In recent days, Donald Trump has been trying to court minority voters, among whom he has historically low support. But, as is his nature, he has a curious way of going about it.
Pressed by Fox News Host Bill O’Reilly Monday night (Aug. 22), on his new message of curbing violence in inner cities, whose victims are primarily minorities, the candidate offered his idea of a solution. “I know police in Chicago,” Trump said. “If they were given the authority to do it, they would get it done.”
When asked how he and the police would do this specifically, he answered: “By being very much tougher than they are right now” and that “they are right now not tough.” He said he spoke to an unnamed top police leader in Chicago, whom he asked if he could stop the violence if he’d be put in charge. “‘Do you think you could stop it?’ He said, ‘Mr. Trump, I would be able to stop it in one week.’ And I believed him 100 percent.'”
“How do you stop the bad guys from attacking them?” O’Reilly asked, referring to attacks on police. “By giving them back your spirit and by allowing them to go and counterattack,” Trump said.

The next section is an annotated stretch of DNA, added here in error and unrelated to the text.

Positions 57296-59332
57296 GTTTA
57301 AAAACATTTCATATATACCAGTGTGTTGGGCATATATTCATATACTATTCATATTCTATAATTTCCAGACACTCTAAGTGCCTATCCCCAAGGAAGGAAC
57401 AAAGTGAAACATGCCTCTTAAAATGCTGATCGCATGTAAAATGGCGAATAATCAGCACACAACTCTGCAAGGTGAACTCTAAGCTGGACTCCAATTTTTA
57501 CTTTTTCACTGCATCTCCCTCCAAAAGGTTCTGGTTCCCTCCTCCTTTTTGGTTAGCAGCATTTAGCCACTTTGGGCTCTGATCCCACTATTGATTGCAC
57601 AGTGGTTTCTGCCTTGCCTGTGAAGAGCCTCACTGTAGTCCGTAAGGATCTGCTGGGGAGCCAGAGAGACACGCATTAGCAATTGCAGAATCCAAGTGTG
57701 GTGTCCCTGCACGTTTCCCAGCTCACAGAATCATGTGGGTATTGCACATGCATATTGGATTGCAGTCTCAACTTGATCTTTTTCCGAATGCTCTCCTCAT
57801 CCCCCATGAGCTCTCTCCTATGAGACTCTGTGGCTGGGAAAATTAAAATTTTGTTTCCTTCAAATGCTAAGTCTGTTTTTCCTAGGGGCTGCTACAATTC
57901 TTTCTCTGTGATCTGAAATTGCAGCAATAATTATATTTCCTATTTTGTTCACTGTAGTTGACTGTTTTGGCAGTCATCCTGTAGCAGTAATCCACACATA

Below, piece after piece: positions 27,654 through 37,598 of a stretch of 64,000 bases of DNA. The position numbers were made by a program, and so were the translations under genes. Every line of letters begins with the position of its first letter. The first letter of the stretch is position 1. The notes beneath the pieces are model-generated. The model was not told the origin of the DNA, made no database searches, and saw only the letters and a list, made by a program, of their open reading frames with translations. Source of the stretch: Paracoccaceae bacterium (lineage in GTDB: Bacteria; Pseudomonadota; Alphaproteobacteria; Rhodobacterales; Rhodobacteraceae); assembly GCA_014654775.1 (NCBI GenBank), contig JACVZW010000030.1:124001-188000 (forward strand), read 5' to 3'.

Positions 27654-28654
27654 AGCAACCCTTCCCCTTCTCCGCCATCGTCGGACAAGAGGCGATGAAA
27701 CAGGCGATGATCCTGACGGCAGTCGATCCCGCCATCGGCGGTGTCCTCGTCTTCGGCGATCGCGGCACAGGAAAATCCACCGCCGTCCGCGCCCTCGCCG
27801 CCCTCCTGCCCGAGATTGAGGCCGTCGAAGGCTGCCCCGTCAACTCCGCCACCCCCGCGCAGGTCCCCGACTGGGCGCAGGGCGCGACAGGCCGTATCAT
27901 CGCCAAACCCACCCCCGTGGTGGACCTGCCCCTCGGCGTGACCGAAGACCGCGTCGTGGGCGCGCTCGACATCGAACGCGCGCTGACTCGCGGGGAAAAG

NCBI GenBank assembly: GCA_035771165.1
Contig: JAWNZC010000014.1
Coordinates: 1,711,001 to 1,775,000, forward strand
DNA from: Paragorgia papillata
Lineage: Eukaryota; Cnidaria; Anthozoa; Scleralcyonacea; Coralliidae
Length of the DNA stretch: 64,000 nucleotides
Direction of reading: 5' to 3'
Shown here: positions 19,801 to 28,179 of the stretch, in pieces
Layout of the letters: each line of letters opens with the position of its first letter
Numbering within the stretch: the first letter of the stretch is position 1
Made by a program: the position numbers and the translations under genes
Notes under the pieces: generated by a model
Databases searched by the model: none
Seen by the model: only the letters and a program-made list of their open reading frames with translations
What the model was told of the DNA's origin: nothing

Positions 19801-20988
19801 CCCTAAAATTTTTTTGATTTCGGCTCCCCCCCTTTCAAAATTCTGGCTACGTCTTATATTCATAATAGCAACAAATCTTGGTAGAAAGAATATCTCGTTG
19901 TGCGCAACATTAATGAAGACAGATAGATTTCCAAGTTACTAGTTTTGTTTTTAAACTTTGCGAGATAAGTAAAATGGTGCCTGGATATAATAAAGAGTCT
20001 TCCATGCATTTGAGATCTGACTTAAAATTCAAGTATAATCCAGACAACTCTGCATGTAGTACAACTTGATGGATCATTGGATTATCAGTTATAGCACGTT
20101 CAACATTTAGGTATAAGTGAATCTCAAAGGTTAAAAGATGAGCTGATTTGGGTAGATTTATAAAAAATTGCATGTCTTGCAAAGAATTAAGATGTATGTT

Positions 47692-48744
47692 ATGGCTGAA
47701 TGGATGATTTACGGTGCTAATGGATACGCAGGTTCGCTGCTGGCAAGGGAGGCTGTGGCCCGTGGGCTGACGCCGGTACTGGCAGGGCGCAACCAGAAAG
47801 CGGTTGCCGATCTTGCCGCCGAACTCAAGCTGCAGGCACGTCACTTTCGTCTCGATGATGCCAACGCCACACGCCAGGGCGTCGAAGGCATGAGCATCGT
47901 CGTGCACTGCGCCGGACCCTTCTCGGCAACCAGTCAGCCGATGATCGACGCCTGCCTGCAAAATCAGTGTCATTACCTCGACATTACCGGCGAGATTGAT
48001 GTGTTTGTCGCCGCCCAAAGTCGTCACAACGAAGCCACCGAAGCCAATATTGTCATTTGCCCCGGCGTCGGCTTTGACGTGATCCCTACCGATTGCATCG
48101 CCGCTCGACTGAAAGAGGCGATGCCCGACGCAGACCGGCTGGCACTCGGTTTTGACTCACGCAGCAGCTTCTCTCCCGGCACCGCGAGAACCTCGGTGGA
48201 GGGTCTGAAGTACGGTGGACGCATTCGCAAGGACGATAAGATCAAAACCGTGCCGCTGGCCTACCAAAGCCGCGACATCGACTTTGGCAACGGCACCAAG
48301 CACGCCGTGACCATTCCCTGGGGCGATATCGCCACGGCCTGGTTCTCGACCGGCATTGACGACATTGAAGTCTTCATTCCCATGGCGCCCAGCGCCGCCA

Both crime and gun violence—which is indeed a huge problem in US cities—are overall on the decline. But these facts do not fit in with Donald Trump’s narrative of a country out of control that needs a savior who will restore law and order.
“You can go to war zones in countries that we are fighting and it is safer than living in some of our inner cities that are run by the Democrats,” Trump said in a speech in Ohio on Monday. He pledged that if he is elected president, “we’ll get rid of the crime. You’ll be able to walk down the street without getting shot. Now, you walk down the street, you get shot.” Last week in remarks in Milwaukee, Trump said: “Our job is to make life more comfortable for the African-American parent who wants their kids to be able to safely—safely—walk the streets.”
Just to reiterate: pressed on what was his solution to curbing violence that touches primarily minority communities, which was the heart of his appeal to these very communities, Trump said he would make police, who are three times more likely to kill a black person than a white person, “tougher.”
This dissonance can be easily explained by whom exactly was Trump’s intended audience: not African-Americans, whose support for him in polling is less than the margin of error, but whites. As Gwynn Guilford pointed out last week at Quartz, in his supposed appeal to black voters, Trump implies that they are “too naive and backward to discern their own interests.”